has again named several John Does and Jane Roes as defendants in his proposed complaint.

    Therefore, for the same reason that the original complaint should be dismissed, accepting the

    amendment is futile. As noted supra page 2, this Court can deny leave to amend based on such

    futility.

    Another difficulty the Plaintiff has in relationship to subject matter jurisdiction in the

    original complaint is that the Plaintiff has failed to properly allege that the amount in controversy

    exceeds $75,000 as required by 28 U.S.C. 1332 for each Defendant. In the original complaint,

    the only attempt to put a monetary value on his damages is found a series of conclusory

    allegations found in his Prayer for Relief (pp. 24-25), which cannot be credited by this Court.

    Case 2:15-cv-01516-NJ Filed 03/01/16 Page 3 of 15 Document 12

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    Further, the Defendant inappropriately aggregates those amounts. As stated in Middle Tennessee

    News Co. v. Charnel of Cincinnati, 250 F.3d 1077, 1081 (7th Cir. 2001):

    In diversity cases, when there are two or more defendants, plaintiff may aggregate the amount against the defendants to satisfy the amount in controversy requirement only if the defendants are jointly liable; however, if the defendants are severally liable, plaintiff must satisfy the amount in controversy requirement against each individual defendant.

    The Plaintiff has only presented conclusory allegations suggesting any kind of aggregation is

    appropriate. Such conclusory allegations are insufficient. The failure to allege more than

    $75,000 against any one of these Defendants, therefore, is an additional reason to dismiss the

    original complaint for lack of subject matter jurisdiction.

    Once again, this mistake was also replicated in the proposed amended complaint. The

    allegations that the Plaintiff has faced any damages at all are purely conclusory (to the extent that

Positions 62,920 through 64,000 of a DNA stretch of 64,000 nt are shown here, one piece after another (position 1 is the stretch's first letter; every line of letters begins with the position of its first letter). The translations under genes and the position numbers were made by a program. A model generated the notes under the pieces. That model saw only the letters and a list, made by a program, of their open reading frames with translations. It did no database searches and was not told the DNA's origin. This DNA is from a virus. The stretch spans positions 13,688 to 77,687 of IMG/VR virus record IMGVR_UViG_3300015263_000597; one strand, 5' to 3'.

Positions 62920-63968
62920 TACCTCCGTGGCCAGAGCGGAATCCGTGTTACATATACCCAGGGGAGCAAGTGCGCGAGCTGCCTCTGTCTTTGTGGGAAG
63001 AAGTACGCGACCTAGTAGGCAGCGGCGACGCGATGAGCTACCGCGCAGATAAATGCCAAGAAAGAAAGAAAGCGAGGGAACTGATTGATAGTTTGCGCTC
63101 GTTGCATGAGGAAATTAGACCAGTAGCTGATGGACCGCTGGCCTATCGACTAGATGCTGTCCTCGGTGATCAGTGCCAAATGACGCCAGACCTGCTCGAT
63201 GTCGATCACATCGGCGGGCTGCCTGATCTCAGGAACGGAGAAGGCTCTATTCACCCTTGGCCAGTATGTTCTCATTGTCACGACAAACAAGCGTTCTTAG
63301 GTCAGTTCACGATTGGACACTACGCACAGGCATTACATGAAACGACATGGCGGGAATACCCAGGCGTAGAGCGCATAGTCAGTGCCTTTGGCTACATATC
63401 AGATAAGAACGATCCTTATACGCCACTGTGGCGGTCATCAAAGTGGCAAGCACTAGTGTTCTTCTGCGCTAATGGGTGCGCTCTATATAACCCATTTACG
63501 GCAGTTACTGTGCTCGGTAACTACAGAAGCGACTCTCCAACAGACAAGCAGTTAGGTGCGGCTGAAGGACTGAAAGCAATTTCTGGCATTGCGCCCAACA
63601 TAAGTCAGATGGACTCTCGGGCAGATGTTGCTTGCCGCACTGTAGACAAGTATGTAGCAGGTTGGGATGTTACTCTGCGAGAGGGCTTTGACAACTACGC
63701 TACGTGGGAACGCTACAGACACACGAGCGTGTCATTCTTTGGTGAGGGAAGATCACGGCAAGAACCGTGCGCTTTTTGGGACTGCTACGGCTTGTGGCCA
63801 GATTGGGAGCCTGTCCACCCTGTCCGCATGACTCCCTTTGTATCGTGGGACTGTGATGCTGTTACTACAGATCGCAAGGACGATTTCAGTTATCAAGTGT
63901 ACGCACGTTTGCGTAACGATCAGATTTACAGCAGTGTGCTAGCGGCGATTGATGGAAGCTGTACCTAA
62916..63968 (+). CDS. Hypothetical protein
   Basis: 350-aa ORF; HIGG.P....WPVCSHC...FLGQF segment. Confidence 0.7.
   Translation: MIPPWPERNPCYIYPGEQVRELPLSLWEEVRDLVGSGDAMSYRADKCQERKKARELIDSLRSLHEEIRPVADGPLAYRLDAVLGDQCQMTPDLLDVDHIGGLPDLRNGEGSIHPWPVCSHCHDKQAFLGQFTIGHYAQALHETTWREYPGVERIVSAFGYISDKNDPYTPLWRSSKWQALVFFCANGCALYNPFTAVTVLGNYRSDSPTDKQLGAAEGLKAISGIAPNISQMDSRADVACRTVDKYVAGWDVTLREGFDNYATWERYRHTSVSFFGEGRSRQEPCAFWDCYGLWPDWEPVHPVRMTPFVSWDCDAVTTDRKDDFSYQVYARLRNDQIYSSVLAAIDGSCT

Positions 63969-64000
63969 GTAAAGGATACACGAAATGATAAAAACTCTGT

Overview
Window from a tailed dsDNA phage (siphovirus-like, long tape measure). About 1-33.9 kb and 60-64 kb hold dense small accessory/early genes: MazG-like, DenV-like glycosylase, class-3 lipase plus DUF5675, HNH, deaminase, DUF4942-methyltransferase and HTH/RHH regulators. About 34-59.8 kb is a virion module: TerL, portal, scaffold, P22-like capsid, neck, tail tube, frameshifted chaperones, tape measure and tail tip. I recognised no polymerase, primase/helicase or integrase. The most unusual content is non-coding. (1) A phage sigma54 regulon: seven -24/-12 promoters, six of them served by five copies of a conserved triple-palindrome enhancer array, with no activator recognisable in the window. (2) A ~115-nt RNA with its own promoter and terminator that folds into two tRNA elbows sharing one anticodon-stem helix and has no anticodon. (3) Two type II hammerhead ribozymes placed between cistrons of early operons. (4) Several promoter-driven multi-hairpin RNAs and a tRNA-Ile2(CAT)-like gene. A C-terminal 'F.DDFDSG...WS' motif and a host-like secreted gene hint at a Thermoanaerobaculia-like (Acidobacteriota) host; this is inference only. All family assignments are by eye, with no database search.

they exist at all), rending this proposed amendment futile. For instance, in paragraph 31 of the

    proposed complaint the Plaintiff asks for $100,000 for something called assumed damages,

    apparently believing that in a libel per se case that not only he is entitled to presumed damages,

    but they should be presumed to be over $75,000a position not supported by law. In the same

    paragraph, he asks for $500,000 of punitive damages without having made any allegations

    showing that he is entitled to such damages. The Plaintiffs only other attempt to claim damages

    in the proposed amended complaint is found in paragraph 40, which relates to false light invasion

    of privacy. Besides the fact that the claim of damages is conclusory, Wisconsin does not

    recognize false light invasion of privacy. Ladd v. Uecker, 323 Wis. 2d 798, 780 N.W.2d 216,

    221 (Wis. App. 2010); see also Zinda v. Louisiana Pacific Corp., 149 Wis.2d 913, 928-29 (Wis.

    1989) (noting that the tort of invasion of privacy was created statutorily and that false light was

    omitted from the statute). Therefore, the Plaintiff has failed to properly allege damages equaling

    Case 2:15-cv-01516-NJ Filed 03/01/16 Page 4 of 15 Document 12

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    more than $75,000 as required for subject matter jurisdiction. For all of these reasons, this Court

    should dismiss the original complaint, deny leave to amend, and, consequently, dismiss the entire

    case.

    II. THE AMENDED COMPLAINT SHOULD BE DISMISSED FOR LACK OF PERSONAL

    JURISDICTION

    Wisconsins long-arm statute does not authorize the extension of personal jurisdiction

    over Mrs. Palmer or Mr. Johnson in Wisconsin, and the extension of jurisdiction over these

    Defendants would violate the Due Process clause of the Constitution. Accordingly, this Court

    should dismiss the original complaint, deny leave to amend on the basis of futility, and dismiss

    the entire matter.

    First, as noted above, subject matter jurisdiction can only exist under diversity of

    citizenship jurisdiction (or not at all), with the Plaintiff claiming residence in Wisconsin and

    correctly alleging that Mrs. Palmer resides in North Carolina and Mr. Johnson lives in

    Tennessee. In a diversity case, whether this Court can exercise personal jurisdiction any

    defendant is determined by exactly the same standards as it would in any Wisconsin state court.

    In other words, where Wisconsin state law controls the cause of action, it also controls

    jurisdiction:

    A federal court sitting in Wisconsin has personal jurisdiction over the parties in a diversity case only if a Wisconsin state court would have such jurisdiction. Klump v. Duffus, 71 F.3d 1368, 1371 (7th Cir.1995), cert. denied, [518 U.S. 1004], 116 S.Ct. 2523, 135 L.Ed.2d 1047 (1996). Therefore, this court must res